Mission:Messaging: Using a Windows service to start WebSphere MQ File Transfer Edition client agents

Replacing FTP clients with IBM® WebSphere® MQ File Transfer Edition client agents on a user's desktop is a great way to provide enterprise visibility and manageability to these file transfers. The user can start the WebSphere MQ File Transfer Edition agent or put it into the Startup folder to have Windows® start it automatically. But what if the client agent needs to run on a Windows server instead of a desktop? Here, there is no user session and no startup folder. It is possible to make a service out of fteStartAgent, but this starts a child process and so it is difficult for Windows to monitor the process for restart. It is also possible to directly call the classes that fteStartAgent calls, but this requires use of undocumented interfaces that could change in a future version. It is always best to avoid using undocumented functionality if possible. This installment of Mission: Messaging illustrates one way of addressing this requirement using fteStartAgent and WebSphere MQ triggering. This content is part of the IBM WebSphere Developer Technical Journal.


T.Rob Wyatt, Senior Managing Consultant, EMC

T.Rob WyattT.Rob Wyatt is a Senior Managing Consultant with IBM Software Services for WebSphere who assists customers with the administration, architecture, and security of WebSphere MQ. Recently he has focused on WebSphere MQ security, publishing in the IBM WebSphere Developer Technical Journal and presenting at the IMPACT and European Transaction and Messaging conferences. T.Rob also hosts The Deep Queue, a monthly WebSphere MQ security podcast.

developerWorks Professional author

14 July 2010

Also available in Chinese


On my very first WebSphere MQ File Transfer Edition deployment, my client wished to run WebSphere MQ File Transfer Edition client agents on unattended Windows servers. Although WebSphere MQ File Transfer Edition does not provide a Windows service today, it wasn't hard to make the agents run as background tasks. The real trick was making them resilient. The fteStartAgent command forks a child process and then dies. This means that if configured as a Windows service, it either cannot be restarted or it tries to restart at every interval. We were able to directly start the agent by bypassing fteStartAgent and calling the underlying class directly, but were wary of using anything other than the documented command.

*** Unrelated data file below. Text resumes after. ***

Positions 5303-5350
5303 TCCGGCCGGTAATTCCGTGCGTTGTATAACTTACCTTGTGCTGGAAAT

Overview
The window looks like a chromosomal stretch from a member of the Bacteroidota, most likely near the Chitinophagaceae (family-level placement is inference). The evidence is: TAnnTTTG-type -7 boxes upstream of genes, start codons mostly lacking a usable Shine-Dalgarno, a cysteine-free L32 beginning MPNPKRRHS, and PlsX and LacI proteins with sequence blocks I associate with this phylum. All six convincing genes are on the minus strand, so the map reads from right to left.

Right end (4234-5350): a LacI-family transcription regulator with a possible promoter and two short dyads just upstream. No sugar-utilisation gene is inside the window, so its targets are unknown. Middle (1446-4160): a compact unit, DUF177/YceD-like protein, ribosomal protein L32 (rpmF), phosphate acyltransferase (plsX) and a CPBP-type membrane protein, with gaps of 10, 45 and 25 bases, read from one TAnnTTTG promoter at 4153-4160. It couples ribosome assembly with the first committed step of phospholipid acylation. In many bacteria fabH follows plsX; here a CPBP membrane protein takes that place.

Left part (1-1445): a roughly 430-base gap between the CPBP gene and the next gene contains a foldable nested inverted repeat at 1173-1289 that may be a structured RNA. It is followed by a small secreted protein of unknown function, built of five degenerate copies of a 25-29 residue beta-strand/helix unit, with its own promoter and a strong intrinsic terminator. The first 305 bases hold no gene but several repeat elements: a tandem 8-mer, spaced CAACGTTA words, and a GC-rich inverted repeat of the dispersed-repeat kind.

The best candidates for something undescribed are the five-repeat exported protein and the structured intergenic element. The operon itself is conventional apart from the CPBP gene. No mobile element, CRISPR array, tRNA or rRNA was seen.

The solution we decided to use is the subject of this article. It is comprised of two parts: the Windows Service Trigger Monitor program provided as SupportPac MA7K, and a small bit of “glue” code written in Perl. Not only does it start the WebSphere MQ File Transfer Edition agent as desired, it actually makes the agent very difficult to kill.

The core component is SupportPac MA7K, which is dependent on the WebSphere MQ Client. The WebSphere MQ Client is available as SupportPac MQC7 (see Resources for information on both SupportPacs). The MA7K service connects to a queue manager and listens on what is called an initiation queue. The queue manager is configured to place a message on this queue in response to a message arriving in the WebSphere MQ File Transfer Edition agent's command queue. On receipt of a trigger message, the trigger monitor parses the message for the command to be executed and any parameters. These are assembled into a command line which is run, and then control returns to the trigger monitor which resumes listening on its initiation queue.